• Topic: Development, Economics, International Organization, International Trade and Finance
  • Political Geography: Portugal
  • Publication Date: 04-2006
  • Content Type: Policy Brief
  • Institution: The Organisation for Economic Co-operation and Development
  • Abstract: For many cities in OECD countries, globalisation has opened access to new markets, skilled human resources and advanced technology, while accelerating international competition and industrial restructuring. Seoul – a city of 10.3 million people at the core of a capital region of 22.5 million people, one of the world's most populous metropolitan regions – is striving to upgrade its position from that of a national mega-capital to become a “world city” and a leading business hub in Northeast Asia.
  • Topic: Development, Economics, International Organization, International Trade and Finance
  • Political Geography: Korea, Northeast Asia, Seoul
  • Publication Date: 03-2006
  • Content Type: Policy Brief
  • Institution: The Organisation for Economic Co-operation and Development
  • Abstract: Fears that “globalisation” implies increasing job losses and lower wages are an important source of popular ambivalence towards the increasingly open character of OECD economies. Although such concerns are not new, recent developments appear to have heightened workers' apprehensions that rising trade competition threatens their jobs, wages and employment conditions, particularly in the higher-wage OECD countries. Increased international sourcing of production activities – including the “offshoring” of some white-collar jobs in information technology (IT) and business services – has led some commentators to conclude that a large share of high-wage OECD workers will soon be in direct competition with workers in countries where wages are far lower. EU enlargement and the increasing integration of large, labour-surplus economies such as India and China into the world trading system also reinforce anxieties about “delocalisation” and “a race to the bottom”.
  • Topic: Development, Economics, International Organization, International Trade and Finance
  • Political Geography: China
  • Publication Date: 05-2006
  • Content Type: Policy Brief
  • Institution: The Organisation for Economic Co-operation and Development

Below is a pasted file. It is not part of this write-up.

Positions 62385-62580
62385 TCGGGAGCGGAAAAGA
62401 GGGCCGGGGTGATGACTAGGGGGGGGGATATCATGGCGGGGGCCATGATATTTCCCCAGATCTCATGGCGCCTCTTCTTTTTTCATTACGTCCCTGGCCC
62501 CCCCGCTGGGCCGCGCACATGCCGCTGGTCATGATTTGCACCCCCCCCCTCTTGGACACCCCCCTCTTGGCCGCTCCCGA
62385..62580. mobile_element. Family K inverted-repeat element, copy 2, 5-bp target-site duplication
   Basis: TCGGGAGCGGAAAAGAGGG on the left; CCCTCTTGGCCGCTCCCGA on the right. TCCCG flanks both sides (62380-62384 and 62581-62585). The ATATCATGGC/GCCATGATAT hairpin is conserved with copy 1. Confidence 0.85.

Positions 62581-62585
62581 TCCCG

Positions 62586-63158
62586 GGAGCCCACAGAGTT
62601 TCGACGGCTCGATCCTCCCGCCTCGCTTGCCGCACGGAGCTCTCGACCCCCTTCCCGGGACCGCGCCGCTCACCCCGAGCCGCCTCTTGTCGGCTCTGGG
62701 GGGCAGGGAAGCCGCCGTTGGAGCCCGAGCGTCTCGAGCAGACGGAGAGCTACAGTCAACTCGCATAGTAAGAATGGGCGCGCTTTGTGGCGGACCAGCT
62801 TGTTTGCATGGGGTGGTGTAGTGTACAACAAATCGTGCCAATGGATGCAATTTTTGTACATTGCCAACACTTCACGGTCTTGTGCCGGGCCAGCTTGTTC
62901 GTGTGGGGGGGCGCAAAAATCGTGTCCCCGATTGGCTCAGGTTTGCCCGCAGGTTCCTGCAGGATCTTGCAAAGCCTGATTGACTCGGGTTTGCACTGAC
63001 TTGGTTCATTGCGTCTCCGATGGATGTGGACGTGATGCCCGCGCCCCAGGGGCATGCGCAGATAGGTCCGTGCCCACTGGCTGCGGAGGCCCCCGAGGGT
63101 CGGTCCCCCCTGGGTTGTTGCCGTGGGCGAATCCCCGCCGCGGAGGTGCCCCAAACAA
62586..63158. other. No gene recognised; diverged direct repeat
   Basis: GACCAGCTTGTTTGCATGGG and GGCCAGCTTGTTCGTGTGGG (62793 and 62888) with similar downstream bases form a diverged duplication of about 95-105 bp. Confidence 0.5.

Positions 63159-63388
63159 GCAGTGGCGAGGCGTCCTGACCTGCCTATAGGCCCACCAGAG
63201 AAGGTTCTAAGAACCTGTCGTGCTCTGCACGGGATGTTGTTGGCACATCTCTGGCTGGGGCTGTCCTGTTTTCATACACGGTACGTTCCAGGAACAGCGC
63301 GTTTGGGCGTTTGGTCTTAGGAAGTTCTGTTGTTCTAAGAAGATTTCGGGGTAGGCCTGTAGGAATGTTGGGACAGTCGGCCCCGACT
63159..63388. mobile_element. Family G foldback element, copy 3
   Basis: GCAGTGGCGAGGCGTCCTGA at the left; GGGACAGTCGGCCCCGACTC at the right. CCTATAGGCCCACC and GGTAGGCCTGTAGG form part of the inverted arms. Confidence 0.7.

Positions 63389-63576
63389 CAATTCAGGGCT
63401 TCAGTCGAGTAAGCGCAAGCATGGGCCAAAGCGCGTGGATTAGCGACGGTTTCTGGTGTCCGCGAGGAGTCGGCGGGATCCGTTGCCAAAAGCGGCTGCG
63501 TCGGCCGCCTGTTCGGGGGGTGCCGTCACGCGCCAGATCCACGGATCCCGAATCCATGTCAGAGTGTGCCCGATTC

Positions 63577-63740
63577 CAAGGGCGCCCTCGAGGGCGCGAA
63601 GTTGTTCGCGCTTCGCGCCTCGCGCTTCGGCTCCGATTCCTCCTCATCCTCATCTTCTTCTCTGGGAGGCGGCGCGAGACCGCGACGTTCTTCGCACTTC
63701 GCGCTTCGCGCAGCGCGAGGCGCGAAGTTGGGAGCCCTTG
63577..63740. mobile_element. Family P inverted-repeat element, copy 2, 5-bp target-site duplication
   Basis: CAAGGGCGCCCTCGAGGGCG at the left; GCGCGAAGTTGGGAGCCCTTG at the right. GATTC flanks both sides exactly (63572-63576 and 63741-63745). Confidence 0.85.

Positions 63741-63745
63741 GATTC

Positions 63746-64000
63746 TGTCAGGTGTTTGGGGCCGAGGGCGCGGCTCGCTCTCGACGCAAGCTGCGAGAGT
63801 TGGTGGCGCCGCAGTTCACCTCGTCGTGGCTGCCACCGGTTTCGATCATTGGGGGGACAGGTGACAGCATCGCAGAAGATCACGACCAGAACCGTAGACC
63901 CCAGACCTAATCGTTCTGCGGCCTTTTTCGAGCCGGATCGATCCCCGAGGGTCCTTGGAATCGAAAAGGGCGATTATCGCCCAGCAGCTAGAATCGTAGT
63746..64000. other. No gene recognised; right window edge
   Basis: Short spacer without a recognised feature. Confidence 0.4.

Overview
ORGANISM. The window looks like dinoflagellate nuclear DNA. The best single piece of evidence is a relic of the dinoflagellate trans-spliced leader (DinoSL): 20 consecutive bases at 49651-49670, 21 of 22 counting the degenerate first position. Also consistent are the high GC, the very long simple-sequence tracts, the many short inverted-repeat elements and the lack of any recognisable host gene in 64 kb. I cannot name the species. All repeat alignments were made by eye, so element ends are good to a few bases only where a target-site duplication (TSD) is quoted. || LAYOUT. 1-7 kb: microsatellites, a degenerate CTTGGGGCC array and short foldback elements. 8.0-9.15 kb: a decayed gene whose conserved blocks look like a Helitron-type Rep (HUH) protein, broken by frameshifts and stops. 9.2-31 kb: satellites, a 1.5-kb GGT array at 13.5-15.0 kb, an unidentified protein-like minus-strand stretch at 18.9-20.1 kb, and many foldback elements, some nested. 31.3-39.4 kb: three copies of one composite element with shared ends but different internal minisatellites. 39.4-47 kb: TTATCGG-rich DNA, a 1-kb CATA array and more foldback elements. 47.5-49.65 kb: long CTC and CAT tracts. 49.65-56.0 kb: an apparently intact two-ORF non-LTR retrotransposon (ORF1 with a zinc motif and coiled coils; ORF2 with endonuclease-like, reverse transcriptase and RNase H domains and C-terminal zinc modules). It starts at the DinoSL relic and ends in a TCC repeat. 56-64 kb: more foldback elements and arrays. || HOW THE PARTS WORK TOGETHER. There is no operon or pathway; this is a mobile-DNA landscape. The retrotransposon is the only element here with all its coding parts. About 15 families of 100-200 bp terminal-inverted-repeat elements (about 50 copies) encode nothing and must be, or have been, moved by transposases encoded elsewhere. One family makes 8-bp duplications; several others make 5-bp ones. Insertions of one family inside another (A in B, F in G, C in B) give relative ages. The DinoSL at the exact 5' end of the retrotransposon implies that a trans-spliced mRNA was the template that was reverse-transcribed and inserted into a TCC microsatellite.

• Abstract: Stockholm is one of the most successful metropolitan regions in the OECD. Throughout the 1990s, the region experienced consistent and impressive growth, drawing on its role as the national capital, its research and development strengths, concentration of advanced business, logistical and financial services, and specialisation in high growth, high-tech sectors, notably ICT. Stockholm also stands out for its high quality of life, as is evident in its strong public health performance, high educational attainment and low poverty levels. In terms of these and other socio-economic indicators, Stockholm ranks among the best in the world.
  • Topic: Development, Economics, International Organization, International Trade and Finance
  • Publication Date: 02-2006
  • Content Type: Policy Brief
  • Institution: The Organisation for Economic Co-operation and Development
  • Abstract: China's economic growth has averaged 9½ per cent over the past two decades. The rapid pace of economic change is likely to be sustained for some time. These gains have contributed not only to higher personal incomes, but also to a significant reduction in poverty. At the same time, the economy has become substantially integrated with the world economy. A large part of these gains have come through profound shifts in government policies. Reforms have allowed market prices and private investors to play a significant role in production and trade.
  • Topic: Agriculture, Government, International Organization
  • Political Geography: China, Asia
  • Publication Date: 05-2004
  • Content Type: Policy Brief
  • Institution: The Organisation for Economic Co-operation and Development
  • Abstract: Road accidents are the number one killer of children in OECD countries. An estimated 100,000 children have died on the roads in the past 20 years – almost 100 per week on average. Of course, this level of fatalities is not acceptable. Road transport safety, particularly for children, should be a priority for all governments.
  • Topic: Agriculture, Economics, Environment, Human Rights, International Organization, Political Economy
  • Publication Date: 05-2004
  • Content Type: Policy Brief
  • Institution: The Organisation for Economic Co-operation and Development